When I first became sick in March 2012, I was so ashamed of my symptoms that I wasn’t completely honest with my doctor. I am by no means holding you individually responsible for my or other IBD patients’ delayed diagnosis, but articles like yours are part of the reason IBD sufferers suffer in silence. If I had not been so embarrassed about my symptoms, I wouldn’t have become anemic to the extreme that required me to get blood and iron infusions in the emergency department. If only someone had said to me, “it’s ok to have these symptoms, don’t be so ashamed,” I would have sought out help sooner. Instead, your article tries to cover these up, “without going into graphic details, you get the picture.”
I am only 21, which is in the average age range of when people are diagnosed with IBD, and although I still see myself as young I count myself lucky that I was able to get through high school and teen years living a healthy life. Others are not as fortunate as me, even being diagnosed when they are still babies. Do you want them to grow up being outcasts having to stay home for their entire lives because others will shame them and turn them away from their bathrooms?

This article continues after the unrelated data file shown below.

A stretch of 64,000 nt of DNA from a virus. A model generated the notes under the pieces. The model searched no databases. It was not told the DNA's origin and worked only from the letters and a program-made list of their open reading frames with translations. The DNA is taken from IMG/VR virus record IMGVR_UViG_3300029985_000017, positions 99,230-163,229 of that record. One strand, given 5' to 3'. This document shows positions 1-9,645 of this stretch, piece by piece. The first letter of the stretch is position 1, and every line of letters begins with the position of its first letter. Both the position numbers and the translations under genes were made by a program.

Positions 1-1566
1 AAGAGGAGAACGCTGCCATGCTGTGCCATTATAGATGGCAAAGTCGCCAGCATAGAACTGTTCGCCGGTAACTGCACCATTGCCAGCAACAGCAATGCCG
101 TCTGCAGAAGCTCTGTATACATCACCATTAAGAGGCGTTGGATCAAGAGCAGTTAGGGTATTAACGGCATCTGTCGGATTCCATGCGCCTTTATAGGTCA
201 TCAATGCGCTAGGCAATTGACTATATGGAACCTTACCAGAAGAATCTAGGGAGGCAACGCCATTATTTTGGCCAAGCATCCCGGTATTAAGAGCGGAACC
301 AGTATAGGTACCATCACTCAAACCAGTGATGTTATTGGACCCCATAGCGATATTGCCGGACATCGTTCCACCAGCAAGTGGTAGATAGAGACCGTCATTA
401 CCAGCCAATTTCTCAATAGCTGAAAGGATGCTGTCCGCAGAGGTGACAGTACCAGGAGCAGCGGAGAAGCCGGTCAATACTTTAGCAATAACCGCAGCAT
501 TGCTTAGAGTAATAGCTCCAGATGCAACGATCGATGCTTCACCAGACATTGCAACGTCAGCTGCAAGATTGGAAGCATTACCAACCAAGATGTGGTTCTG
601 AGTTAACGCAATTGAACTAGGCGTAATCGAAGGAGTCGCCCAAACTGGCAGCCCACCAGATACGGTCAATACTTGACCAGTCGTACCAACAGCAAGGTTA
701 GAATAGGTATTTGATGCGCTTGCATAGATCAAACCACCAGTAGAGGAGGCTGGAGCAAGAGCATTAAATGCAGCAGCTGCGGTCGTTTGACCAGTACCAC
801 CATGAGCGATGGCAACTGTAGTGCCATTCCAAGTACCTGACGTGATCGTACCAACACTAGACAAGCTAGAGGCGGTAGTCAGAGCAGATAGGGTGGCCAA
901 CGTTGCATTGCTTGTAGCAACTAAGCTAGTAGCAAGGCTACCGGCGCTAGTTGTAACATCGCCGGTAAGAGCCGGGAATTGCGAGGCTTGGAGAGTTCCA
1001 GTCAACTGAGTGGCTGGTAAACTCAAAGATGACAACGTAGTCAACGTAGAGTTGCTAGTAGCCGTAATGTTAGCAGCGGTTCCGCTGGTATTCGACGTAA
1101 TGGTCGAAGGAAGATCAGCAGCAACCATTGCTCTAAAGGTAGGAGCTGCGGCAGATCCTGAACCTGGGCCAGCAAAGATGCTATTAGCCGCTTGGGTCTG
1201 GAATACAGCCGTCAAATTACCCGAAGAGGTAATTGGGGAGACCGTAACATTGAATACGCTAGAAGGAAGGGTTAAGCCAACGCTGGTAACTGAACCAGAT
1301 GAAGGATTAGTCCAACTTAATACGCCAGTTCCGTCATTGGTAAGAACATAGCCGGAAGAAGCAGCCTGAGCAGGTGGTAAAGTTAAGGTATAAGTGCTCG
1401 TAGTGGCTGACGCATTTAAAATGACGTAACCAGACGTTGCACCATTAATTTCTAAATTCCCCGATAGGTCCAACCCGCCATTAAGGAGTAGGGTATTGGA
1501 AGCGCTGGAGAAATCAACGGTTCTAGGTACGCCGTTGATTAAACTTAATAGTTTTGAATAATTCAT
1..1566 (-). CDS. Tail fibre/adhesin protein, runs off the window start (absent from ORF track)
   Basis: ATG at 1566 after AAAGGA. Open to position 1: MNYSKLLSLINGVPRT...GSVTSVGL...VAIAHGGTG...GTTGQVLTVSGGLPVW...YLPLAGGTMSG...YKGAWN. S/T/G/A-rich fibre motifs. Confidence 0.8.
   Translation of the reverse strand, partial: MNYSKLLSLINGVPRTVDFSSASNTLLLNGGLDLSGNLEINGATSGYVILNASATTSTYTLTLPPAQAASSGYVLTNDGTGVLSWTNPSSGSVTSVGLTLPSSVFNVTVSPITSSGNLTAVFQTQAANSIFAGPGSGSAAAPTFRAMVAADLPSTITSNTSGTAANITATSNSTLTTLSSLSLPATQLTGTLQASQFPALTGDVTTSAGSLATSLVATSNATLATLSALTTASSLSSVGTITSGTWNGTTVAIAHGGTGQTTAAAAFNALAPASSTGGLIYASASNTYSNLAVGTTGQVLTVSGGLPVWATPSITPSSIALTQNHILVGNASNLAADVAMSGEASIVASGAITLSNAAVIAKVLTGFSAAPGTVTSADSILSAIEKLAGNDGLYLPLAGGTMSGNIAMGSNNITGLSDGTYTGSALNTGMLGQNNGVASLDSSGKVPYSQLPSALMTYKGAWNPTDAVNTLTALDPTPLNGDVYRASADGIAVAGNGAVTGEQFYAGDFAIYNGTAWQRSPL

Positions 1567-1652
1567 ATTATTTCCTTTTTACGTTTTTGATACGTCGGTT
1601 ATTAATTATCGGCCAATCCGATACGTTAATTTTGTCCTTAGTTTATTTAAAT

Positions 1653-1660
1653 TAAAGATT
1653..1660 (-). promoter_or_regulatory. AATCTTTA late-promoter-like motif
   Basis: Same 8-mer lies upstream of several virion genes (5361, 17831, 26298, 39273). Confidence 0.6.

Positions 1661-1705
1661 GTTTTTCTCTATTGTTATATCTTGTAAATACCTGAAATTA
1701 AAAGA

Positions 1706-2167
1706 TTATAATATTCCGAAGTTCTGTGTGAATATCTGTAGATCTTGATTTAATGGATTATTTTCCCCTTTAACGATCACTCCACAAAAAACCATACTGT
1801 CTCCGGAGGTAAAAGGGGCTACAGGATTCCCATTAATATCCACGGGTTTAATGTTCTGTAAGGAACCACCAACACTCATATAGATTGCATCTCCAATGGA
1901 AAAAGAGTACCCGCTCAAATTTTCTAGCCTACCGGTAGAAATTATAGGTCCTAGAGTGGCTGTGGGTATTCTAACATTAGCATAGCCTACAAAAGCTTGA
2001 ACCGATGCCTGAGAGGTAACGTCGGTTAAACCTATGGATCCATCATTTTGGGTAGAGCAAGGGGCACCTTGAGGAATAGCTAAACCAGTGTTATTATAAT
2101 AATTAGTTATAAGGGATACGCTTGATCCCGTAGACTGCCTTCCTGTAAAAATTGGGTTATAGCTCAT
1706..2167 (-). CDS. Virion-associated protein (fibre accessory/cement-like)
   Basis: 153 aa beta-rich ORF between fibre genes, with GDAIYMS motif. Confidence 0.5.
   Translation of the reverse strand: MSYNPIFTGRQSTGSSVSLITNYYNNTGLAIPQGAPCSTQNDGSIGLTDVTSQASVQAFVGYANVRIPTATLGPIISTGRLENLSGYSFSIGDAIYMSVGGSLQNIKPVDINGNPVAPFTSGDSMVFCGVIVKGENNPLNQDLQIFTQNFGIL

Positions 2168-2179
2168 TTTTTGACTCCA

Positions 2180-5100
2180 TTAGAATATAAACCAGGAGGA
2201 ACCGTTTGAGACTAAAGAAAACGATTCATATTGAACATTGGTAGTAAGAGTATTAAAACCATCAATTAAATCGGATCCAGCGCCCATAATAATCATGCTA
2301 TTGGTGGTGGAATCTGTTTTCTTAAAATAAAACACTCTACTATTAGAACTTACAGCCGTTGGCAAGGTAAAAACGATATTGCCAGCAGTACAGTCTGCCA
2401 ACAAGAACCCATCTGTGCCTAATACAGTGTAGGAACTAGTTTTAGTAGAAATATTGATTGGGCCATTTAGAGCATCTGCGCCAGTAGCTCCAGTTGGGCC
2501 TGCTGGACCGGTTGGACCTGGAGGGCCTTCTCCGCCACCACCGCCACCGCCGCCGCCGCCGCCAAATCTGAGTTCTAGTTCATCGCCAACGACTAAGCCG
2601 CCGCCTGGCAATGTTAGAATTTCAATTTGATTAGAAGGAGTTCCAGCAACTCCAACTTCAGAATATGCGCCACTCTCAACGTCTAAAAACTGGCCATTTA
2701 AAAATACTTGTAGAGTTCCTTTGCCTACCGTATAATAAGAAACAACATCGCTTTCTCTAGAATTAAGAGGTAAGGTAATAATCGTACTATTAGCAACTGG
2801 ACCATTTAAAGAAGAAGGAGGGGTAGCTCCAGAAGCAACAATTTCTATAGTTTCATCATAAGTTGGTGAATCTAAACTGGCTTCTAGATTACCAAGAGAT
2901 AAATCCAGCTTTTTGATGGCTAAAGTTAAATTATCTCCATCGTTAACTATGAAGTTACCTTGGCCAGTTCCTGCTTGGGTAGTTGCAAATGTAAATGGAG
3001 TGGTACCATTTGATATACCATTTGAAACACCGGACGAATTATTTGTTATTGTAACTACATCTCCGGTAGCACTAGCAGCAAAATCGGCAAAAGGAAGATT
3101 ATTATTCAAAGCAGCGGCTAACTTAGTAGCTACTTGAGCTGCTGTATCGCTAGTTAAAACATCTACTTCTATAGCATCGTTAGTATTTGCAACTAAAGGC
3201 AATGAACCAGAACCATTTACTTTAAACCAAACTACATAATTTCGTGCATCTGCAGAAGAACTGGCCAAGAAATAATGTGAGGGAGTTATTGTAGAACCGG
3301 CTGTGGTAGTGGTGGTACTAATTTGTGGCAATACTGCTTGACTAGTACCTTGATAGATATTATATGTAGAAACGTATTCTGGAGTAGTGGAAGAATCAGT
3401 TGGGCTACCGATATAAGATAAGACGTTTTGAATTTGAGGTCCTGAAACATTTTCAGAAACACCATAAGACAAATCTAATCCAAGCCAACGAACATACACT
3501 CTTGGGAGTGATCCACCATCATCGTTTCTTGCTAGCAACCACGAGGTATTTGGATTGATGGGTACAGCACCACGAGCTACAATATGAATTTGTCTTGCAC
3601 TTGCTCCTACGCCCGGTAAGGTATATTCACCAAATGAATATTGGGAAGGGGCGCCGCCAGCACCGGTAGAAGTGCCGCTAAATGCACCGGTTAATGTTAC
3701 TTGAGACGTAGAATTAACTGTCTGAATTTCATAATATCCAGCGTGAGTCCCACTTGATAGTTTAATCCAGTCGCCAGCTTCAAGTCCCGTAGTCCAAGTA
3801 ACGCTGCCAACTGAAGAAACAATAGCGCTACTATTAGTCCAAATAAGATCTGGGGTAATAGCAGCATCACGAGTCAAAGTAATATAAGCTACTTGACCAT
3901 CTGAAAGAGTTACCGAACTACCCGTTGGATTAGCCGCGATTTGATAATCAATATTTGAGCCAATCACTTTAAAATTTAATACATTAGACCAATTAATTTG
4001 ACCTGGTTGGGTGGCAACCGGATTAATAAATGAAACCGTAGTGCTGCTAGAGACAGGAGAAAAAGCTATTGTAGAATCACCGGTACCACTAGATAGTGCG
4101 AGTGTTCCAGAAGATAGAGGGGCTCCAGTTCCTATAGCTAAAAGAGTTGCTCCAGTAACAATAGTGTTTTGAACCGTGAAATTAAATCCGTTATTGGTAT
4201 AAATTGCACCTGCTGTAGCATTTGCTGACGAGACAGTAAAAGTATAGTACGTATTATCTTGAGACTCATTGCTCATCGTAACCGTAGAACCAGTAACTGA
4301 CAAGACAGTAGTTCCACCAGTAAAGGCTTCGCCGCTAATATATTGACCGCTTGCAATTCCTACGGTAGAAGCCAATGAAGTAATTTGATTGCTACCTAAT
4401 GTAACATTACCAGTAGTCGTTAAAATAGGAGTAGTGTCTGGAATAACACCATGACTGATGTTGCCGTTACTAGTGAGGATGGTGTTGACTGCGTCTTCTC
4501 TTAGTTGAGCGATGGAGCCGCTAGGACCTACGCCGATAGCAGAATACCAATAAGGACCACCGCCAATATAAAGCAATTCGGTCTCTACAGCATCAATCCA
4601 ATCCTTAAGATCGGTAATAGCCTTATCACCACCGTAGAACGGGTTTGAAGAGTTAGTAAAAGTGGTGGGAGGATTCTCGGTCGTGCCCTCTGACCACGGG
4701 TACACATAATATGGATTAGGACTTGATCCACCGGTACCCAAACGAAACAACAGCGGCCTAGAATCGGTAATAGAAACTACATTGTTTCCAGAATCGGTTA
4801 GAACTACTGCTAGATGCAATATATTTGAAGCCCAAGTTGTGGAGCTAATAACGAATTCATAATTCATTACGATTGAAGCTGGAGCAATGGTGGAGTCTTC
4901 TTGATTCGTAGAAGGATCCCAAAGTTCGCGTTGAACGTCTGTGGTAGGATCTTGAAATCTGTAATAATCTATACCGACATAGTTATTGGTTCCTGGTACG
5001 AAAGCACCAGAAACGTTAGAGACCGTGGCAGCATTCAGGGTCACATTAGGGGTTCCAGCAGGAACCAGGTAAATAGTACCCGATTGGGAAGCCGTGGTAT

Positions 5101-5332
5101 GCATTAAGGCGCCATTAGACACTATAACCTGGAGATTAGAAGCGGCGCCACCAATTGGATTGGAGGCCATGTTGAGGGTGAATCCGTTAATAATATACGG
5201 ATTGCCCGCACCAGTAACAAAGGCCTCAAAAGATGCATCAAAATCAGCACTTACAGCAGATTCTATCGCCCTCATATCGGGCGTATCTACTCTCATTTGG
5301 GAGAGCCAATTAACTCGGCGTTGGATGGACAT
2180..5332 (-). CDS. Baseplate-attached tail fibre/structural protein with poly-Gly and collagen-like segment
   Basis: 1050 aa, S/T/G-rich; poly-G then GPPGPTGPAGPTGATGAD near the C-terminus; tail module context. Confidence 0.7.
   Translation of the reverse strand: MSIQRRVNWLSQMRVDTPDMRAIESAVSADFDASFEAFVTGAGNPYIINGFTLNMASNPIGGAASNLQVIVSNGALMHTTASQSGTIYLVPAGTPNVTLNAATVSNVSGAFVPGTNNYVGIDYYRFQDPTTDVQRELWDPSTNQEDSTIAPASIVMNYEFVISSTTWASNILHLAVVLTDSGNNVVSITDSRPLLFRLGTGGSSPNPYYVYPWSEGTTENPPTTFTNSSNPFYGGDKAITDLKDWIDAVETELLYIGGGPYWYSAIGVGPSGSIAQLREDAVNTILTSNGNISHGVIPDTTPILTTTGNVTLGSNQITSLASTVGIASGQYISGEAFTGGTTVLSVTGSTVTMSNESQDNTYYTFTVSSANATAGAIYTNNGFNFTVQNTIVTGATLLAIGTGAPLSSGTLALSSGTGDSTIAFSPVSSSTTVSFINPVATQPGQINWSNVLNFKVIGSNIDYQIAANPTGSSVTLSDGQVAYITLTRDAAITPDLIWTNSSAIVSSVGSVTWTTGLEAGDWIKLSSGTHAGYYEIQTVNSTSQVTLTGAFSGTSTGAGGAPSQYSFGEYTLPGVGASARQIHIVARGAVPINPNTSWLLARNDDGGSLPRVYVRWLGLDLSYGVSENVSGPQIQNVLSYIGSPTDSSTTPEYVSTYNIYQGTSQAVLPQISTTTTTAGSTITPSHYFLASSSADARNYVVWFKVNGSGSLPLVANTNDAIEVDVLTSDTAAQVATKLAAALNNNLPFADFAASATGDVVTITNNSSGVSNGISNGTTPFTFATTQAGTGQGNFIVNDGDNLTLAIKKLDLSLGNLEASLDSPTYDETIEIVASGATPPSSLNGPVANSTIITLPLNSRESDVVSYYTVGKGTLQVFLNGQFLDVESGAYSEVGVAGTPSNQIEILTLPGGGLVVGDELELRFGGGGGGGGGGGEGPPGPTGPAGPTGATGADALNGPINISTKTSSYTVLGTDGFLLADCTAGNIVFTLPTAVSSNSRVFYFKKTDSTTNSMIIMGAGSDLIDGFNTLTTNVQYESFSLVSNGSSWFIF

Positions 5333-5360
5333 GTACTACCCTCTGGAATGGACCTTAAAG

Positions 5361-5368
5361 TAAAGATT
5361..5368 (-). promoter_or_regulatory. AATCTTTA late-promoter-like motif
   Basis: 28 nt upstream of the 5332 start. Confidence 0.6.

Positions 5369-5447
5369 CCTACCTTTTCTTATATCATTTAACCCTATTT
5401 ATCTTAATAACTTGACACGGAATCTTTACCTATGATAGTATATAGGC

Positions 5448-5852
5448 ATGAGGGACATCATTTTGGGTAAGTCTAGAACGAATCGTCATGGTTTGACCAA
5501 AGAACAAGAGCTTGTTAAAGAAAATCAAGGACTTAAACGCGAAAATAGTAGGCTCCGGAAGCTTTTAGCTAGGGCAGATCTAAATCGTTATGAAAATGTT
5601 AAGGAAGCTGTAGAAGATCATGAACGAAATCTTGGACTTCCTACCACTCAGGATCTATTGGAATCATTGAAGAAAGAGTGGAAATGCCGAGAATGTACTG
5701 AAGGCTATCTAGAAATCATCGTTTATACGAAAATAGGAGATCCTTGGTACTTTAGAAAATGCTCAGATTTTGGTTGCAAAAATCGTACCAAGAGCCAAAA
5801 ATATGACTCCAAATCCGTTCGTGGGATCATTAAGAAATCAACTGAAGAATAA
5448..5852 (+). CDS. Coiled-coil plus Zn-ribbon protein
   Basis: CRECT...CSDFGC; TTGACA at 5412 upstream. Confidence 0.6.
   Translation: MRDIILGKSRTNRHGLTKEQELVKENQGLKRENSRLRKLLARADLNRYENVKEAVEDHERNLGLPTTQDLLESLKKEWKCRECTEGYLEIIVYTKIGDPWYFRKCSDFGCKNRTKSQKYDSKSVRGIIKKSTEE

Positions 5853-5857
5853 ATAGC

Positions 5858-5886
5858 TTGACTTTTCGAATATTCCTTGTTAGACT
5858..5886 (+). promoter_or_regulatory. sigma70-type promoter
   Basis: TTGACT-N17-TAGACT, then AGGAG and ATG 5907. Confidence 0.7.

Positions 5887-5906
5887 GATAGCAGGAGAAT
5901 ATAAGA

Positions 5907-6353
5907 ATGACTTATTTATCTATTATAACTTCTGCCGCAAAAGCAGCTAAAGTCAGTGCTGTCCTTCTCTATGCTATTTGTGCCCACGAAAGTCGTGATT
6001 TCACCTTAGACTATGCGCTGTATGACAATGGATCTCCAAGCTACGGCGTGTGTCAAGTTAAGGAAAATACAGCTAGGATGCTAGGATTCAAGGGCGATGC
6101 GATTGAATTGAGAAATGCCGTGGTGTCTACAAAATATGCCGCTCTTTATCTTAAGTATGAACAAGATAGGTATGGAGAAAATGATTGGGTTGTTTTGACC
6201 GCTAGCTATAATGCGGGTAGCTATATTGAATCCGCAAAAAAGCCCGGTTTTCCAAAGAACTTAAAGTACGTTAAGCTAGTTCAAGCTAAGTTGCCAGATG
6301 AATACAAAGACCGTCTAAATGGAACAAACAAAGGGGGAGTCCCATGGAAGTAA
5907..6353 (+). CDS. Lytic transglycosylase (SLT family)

I am not saying that people with IBD will inconvenience businesses by always demanding access to their bathrooms. Often people with IBD only go out when they are feeling their best, and know where all public restrooms are at their destination several days ahead of their trip there anyway. Unfortunately though, sometimes an urgent bowel movement does come on, and we only have moments to react. It is times like these when compassion from strangers is really needed.
I want to take this opportunity to educate you and your readers that share your opinion on what it is actually like to live with IBD. We experience crippling pain and feelings of embarrassment every day. At my worst, I had to go to the bathroom around twenty times in one day. As much as our medicines help us, we worry what they will do to our other organs. For example the medicines i’m on now require weekly blood tests to monitor my liver and bone marrow, but they could also cause osteoporosis and eye problems. Apart from this there is the increased risk of cancer, and medical procedures such as colonoscopies, stool tests, endoscopies and more. My biggest worry at the moment is that I’ll stop reacting to my medicines and eventually need surgery, which for many with crohn’s and colitis happens immediately at diagnosis. And I haven’t even told you yet about the associated diseases such as mental health problems, and other autoimmune diseases, strain on relationships and stress surrounding eating and diet.
Let’s be honest, I see some pretty disgusting things living with inflammatory bowel disease, but nothing I’ve seen yet since my diagnosis has made me so horrified and disgusted as your article. We are all human, and we all have to go to the loo. Do you really have to make it embarrassing for the people that have to go more often than others, and have no control over it? Trust me, we don’t like it either, but if we can live with it, you should be able to too.